How to get housework done when it's all piling up

Household chores getting on top of you? TikTok star KC Davis can help, says Vicki-Marie Cossar

You might have heard of KC Davis on TikTok. As @DomesticBlisters she has a 1.3million following thanks to her domestic life hacks.

Overflowing laundry pile? No problem. Sink full of dishes? Sorted.

Her approach is a revolutionary look at cleaning and organising, and KC’s posts can get up to 2.5million views.

Whatever your home situation, there’s a good reason why you might struggle to stay on top of your to-do list. KC says self-compassion is key, and her book will revolutionise how you approach domestic work.

How To Keep House While Drowning: A Gentle Approach To Cleaning And Organising, isn’t a guide on how to clean your house or fold your clothes, instead KC helps you refine routines and build skills to remove stress from daily life.

The therapist and busy mum of two is no stranger to feeling anxious. After the birth of her second child, her own home began falling into chaos. She posted her first video on social media making light of an unkempt house, hoping mums could relate.

‘I was tired, overwhelmed and depressed, but not lazy and neither are you,’ she says. ‘Laziness doesn’t exist. Care tasks are life’s “chores”: cooking, cleaning, laundry, feeding and hygiene.

If you break down the amount of time, energy, skill, planning and maintenance that goes into care tasks, they no longer seem simple.

‘When cooking, for instance, you must make time to work out the nutritional needs and preferences of everyone in your home, plan a shopping trip, decide how and when you’re going to prepare the food and set aside time to do each meal.’

April is Stress Awareness Month so it’s all about considering the causes and cures for our modern-day stress epidemic. The Stress Management Society found that 72 per cent of women reported being stressed.

In her book, KC suggests six life-changing principles that will help transform your home life and we’ve got a sneak-peak into those tips here.

Care tasks are morally neutral

‘When you view care tasks as moral, the motivation for completing them is often shame. When all is in place, you don’t feel a failure; when it’s messy, you do. Being good or bad at them has nothing to do with being a good person. You are not a failure because you can’t keep up with laundry.’

Try: ‘Be kind to yourself. Remember that by doing the task you will experience comfort and pleasure later.’

Rest is a right, not a reward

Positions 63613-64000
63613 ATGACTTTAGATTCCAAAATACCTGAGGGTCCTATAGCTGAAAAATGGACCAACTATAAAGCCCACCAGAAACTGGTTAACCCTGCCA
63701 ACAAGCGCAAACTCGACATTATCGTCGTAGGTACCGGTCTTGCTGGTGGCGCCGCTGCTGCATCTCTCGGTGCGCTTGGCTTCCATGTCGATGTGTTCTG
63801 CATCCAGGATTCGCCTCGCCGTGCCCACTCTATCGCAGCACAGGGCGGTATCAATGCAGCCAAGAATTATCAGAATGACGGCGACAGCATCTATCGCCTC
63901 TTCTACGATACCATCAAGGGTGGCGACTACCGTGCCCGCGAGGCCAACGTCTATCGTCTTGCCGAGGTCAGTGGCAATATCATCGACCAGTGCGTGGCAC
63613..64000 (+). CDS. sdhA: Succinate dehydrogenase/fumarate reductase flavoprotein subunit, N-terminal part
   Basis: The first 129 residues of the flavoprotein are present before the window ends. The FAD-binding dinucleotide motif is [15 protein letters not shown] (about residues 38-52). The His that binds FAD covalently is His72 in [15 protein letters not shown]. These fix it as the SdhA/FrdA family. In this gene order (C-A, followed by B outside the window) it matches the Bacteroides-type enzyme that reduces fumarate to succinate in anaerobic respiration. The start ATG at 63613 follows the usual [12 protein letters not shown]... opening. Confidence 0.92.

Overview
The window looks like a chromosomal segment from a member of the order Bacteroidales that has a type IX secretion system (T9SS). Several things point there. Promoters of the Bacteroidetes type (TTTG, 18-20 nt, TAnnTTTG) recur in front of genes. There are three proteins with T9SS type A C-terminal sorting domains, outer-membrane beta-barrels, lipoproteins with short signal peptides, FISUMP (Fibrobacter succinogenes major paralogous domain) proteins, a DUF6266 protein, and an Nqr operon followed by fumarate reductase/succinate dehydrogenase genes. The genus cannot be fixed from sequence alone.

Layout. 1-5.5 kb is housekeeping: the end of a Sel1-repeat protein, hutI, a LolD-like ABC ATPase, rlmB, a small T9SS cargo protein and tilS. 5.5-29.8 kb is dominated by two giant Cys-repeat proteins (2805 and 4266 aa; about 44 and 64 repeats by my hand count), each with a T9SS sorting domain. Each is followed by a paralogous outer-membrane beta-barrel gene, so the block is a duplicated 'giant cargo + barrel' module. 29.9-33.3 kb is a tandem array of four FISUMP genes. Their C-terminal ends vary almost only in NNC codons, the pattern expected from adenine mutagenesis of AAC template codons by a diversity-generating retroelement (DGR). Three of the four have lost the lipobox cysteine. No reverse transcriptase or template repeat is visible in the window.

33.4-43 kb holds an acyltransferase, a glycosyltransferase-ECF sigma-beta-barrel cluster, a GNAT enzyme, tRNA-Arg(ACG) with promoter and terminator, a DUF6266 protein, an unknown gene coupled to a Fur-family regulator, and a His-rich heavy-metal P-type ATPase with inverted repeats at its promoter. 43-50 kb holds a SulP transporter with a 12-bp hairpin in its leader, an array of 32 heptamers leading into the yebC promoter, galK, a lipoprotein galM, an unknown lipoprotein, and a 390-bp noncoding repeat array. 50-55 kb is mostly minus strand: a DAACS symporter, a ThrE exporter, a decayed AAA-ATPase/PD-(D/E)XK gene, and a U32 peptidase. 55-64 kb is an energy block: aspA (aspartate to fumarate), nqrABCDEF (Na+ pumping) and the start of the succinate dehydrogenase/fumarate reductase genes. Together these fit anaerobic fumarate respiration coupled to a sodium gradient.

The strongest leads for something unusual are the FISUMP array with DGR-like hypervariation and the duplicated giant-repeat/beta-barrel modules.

‘Rest is hard for a lot of people because they have conflated being unproductive with being lazy. Rest is necessary for energy.

You do not have to earn the right to rest. Unlearn the idea that care tasks must be totally complete before you can sit down.’

Try: ‘Develop a compassionate inner voice that can challenge these messages. You are not a bad person for choosing to rest instead of cleaning the kitchen. Self-kindness is extremely motivating.’

Good enough is perfect

‘Find a way of doing care tasks that works for you. The goal is not Martha Stewart’s standards. Get something functional out of your space.

Doing a pile of laundry may feel like an accomplishment, but it is valid to do three pairs of underwear as a form of self-care. Perfectionism is debilitating.’

Try: ‘Embrace adaptive imperfection. We aren’t settling for less; we are engaging in adaptive routines that help us live and function and thrive.’

You can’t save the rainforest if you’re depressed

‘Not being sustainable, eating meat, or purchasing fast fashion when you are fighting to get through the day is not going to cause you to magically gain the ability to do something different.’

Try: ‘You are not responsible for saving the world if you are struggling to save yourself. If you must use paper plates or throw away recycling in order to gain better functioning, you should do so.

When you are functioning again, you will gain the capacity to do real good for the world.’

Shame is the enemy of functioning

‘When completing basic care tasks becomes hard, a person can experience an immense amount of shame.

“How can I be failing at something so simple?” they think.

But humans are messy, fallible, imperfect creatures who cannot, and will not, get things right all the time. And this messy, fallible imperfection never detracts from our inherent worthiness.’

Try: ‘I have found just one affirmation that I believe works and that is, “I allowed to be human.”’

You deserve kindness and love

‘You deserve these things regardless of how good you are at care tasks. When we are stuck in this cycle, we are suffering under the constant barrage of our inner bully.

“Look at this filth; you are so lazy.” “You don’t deserve a shower; look what you’ve done to your room.”

Try: ‘Think back to the last kind thing you did for another human or animal. Remember the compassion you felt. Think what you would say and turn the message inwards.’

How To Keep House While Drowning (Cornerstone Press) is out April 28. You can buy it for £12.99 at Waterstones.

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